After a day relaxing at the pool at Villa Vera we were ready to do some exploring. Zihuatanejo offers a wide range of “fun in the sun” activities. Right next to the footbridge the main pier juts into the bay. We took the water taxi over to Playa las Gatas, named for the nurse sharks (previously known as catsharks) that used to ply these waters. Playa las Gatas has a coral reef that attracts colorful tropical fish and a protected basin. The 10 minute water taxi costs 35 pesos per person and the taxis are plentiful. The last boat returns at 5:30 p.m. and there is sometimes a short wait as the beach clears out. A 2 part ticket is issued, with one section for each ride, so it’s important to retain the return ticket.
The beach is lined with restaurants that all serve the same food and beverage, and provide lounge chairs for the day, so pick an operator you like and settle in for the day. Snorkel gear can be rented at most establishments as well. The snorkeling is best at the end of the reef closest to the pier. As you get out toward the reef keep a lookout for sea urchins, which could negatively affect your vacation. You can’t miss them because they are spiky, large and anchored to the coral but because of their presence we didn’t go very far in the water without our mask on so we could see what we might be stepping on.
Sport fishing is hugely popular in Zihuatanejo, and judging by what we saw coming off the boats every day, very successful. Marlin, sailfish, mahi mahi and tuna are the predominant catches. Sport fishing expeditions can be arranged through most hotels, or arrangements can be made at the pier. At Villa Vera the cooks will prepare your fish for you.
Playa la Ropa, so named for silks that washed ashore from a wrecked Chinese ship, is an excellent swimming beach, which also offers parasailing, banana boat rides (where riders straddle a yellow tube being pulled by a power boat and usually go flying off into the water amid squeals of delight).
Sailing catamarans are a wonderful way to enjoy the water and sunset cruises are available in the evenings. They also provide access to Playa Manzanillo (not to be confused with a large town of the same name up the coast toward Puerto Vallarta), an otherwise inaccessible beach around the southern end of the bay on the Pacific Ocean. The skipper can drop you off with your picnic lunch and fetch you later in the day.
In the tourist section of Zihua there are some beautiful examples of local pottery, silver jewelry, clothing and crafts, in addition to the usual knickknacks. The tourist core smoothly transitions into the real town with appliance stores, music stores, pharmacies and various services surrounding a large food market. We enjoyed being able to mingle with locals instead of feeling like we were in a tourist bubble.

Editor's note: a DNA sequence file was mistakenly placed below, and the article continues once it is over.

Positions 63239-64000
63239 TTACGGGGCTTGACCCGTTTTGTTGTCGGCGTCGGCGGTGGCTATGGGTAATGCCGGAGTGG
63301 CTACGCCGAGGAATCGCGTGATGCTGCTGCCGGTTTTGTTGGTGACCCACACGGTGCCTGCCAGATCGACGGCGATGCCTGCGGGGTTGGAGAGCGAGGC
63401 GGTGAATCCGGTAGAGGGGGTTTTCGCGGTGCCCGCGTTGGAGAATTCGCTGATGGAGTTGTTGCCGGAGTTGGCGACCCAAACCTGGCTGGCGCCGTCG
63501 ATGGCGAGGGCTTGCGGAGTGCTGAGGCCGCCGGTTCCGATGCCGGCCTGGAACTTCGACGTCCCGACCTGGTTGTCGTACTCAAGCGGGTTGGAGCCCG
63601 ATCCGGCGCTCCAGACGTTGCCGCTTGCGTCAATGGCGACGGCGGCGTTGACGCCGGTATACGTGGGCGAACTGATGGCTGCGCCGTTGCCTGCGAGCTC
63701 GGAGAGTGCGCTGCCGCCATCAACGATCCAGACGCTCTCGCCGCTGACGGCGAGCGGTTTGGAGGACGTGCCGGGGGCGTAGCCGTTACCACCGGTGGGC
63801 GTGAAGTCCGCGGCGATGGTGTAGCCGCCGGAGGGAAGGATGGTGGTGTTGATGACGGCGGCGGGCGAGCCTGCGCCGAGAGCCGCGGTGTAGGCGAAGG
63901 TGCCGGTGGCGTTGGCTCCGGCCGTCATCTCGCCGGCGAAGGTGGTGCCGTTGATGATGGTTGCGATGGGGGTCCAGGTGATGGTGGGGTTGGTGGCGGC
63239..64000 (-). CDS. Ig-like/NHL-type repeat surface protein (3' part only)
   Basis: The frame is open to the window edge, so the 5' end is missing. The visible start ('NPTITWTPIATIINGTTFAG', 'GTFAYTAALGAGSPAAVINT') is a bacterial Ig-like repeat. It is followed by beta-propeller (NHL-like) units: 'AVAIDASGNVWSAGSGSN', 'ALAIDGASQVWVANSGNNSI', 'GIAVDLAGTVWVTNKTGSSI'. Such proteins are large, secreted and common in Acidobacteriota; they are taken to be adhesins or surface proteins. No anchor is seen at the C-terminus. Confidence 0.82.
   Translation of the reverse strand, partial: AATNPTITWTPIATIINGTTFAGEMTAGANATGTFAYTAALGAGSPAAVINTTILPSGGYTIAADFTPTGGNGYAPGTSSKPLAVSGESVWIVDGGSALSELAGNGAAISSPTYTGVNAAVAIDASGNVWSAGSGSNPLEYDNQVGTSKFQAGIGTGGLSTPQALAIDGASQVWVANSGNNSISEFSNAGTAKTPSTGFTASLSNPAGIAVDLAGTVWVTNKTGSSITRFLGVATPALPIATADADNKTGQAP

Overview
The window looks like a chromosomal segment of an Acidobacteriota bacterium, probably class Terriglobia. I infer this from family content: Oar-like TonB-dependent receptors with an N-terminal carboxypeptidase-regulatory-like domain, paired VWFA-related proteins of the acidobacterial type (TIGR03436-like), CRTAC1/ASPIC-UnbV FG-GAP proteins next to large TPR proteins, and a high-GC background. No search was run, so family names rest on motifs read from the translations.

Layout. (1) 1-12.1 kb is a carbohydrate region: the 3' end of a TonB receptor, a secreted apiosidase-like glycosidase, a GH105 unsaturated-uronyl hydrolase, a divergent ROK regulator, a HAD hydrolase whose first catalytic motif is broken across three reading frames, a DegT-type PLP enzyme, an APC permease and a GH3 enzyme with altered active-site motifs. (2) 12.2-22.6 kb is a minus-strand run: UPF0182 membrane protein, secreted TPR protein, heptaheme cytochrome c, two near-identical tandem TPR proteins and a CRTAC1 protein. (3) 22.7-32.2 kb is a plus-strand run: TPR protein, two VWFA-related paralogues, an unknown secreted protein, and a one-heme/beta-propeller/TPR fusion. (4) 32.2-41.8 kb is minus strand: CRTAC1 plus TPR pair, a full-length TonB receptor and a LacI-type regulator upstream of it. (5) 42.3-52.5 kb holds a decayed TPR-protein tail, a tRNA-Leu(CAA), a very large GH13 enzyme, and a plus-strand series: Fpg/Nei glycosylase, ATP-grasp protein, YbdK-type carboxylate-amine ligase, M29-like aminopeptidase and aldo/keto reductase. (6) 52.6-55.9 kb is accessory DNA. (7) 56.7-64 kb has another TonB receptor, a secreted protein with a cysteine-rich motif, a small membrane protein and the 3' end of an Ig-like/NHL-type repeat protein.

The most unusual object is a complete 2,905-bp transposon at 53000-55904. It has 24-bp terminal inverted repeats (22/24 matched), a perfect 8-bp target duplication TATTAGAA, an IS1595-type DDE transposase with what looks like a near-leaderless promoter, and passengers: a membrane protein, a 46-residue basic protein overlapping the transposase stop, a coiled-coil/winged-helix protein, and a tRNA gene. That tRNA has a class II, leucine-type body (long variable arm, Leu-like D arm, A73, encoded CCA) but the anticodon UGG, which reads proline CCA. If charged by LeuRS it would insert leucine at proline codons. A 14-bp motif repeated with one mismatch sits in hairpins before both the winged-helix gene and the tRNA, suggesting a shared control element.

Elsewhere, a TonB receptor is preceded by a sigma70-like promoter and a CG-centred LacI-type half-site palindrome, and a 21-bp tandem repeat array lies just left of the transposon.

Cruise ships pull into town every few days, contributing to a profusion of tourist shops in the blocks nearest to the pier. The huge ships, out of all proportion to anything in Zihuatanejo, pull into the entrance of the bay between Puerto Mio and Playa las Gatas early in the morning and start ferrying people to the pier in tiny craft, making about a million trips, then pull up anchor and silently slide out of the bay between 3 and 5 p.m. The sudden influx of people is noticeable, as are the increase in prices, but it’s short lived. If you plan it right, as we did inadvertently, you can check the cruise schedule with the hotel staff and plan to go to Ixtapa or Manzanillo on cruise day and miss the whole episode.
This town likes to party!
The first evening that we strolled around town we were pleasantly surprised to find a bustling amount of activity at the town square on the beach, to discover that we were in the midst of “Social Sunday”, a weekly event. There were many food stalls serving excellent tacos, ice cream and other foods, a live band and a horde of small children following a bubble-blowing clown like the Pied Piper in the basketball court. Ninety percent of the people were locals so even though we were in the “tourist” area of town, it is very apparent that the real people who live in town still claim the public spaces as their own.
The next evening we went to an early dinner and saw another crowd gathered at the small outdoor amphitheater at the beach square. Upon investigation we found families enthralled by a slap-stick performance of clowns that made the kids dissolve in laughter and squeals with their physical comedy.
Another afternoon we were walking away from the beach and found another town square anchoring the downtown business district. Noting a large assembly we hurried over to the square to find a troupe of small children dressed in traditional folklorico dance costumes. We settled into plastic chairs and were fascinated by the skill and grace of the small children. Older children and adults performed as well in their brilliantly colored costumes, flouncing and whipping their voluminous skirts. One couple performed a dance skit illustrating the tried and true persistence of unrequited love in a moving and humorous sketch.
Zihuatanejo—a town retaining its character
We thoroughly enjoyed Zihutaenjo, finding it delightfully Mexican and retaining its culture while enjoying the economic diversity that being a tourist destination brings. We found it easy to get around, with many people who spoke enough English that we had a hard time practicing our Spanish. The townspeople were friendly, always willing to share stories about their town, and love to have a good time in the cool evenings.
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Photos by Inga Aksamit